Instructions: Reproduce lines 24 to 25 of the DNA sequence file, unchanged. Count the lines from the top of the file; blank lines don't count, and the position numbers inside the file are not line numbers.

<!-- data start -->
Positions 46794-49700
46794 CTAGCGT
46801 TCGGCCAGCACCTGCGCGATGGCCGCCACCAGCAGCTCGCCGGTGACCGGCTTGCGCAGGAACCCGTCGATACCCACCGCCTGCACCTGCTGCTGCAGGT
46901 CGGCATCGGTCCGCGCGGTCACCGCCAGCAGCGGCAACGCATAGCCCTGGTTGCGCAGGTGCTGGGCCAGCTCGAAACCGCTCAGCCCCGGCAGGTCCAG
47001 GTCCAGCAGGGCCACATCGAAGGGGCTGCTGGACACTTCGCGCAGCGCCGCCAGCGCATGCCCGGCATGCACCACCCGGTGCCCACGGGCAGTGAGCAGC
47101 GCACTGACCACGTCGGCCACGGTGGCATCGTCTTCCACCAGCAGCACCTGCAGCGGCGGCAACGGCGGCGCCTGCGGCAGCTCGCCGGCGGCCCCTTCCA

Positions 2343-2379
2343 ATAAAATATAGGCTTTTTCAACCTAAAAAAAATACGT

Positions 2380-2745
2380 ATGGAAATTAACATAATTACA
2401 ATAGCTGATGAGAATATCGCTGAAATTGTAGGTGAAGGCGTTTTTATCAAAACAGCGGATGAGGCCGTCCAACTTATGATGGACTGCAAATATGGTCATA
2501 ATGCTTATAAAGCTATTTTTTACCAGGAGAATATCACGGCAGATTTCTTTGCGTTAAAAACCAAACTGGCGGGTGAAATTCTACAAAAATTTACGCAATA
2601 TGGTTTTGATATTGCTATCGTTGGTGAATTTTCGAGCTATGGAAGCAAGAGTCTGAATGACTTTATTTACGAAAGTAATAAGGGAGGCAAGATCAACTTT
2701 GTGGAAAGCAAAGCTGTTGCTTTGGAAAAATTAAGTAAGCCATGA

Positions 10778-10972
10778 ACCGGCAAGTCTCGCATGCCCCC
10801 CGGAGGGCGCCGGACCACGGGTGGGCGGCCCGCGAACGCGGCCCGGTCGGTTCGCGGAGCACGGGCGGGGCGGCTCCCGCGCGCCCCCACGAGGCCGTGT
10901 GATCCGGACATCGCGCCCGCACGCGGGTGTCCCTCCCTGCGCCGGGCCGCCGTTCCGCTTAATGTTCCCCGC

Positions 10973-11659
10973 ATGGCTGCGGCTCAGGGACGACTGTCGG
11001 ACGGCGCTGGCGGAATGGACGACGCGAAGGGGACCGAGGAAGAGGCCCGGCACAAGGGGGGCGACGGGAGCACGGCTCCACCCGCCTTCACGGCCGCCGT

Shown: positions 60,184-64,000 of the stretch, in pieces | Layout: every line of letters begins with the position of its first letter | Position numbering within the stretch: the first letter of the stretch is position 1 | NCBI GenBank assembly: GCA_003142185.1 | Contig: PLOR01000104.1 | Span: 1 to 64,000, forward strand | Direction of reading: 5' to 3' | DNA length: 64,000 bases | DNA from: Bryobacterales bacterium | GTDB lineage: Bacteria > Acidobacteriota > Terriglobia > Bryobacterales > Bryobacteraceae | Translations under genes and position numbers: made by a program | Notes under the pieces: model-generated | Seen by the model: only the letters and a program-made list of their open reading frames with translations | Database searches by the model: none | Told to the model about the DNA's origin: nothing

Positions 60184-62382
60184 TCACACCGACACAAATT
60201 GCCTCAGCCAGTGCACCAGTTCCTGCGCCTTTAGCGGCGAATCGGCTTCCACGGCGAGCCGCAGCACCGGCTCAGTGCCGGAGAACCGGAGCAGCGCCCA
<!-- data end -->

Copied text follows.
60184 TCACACCGACACAAATT
60201 GCCTCAGCCAGTGCACCAGTTCCTGCGCCTTTAGCGGCGAATCGGCTTCCACGGCGAGCCGCAGCACCGGCTCAGTGCCGGAGAACCGGAGCAGCGCCCA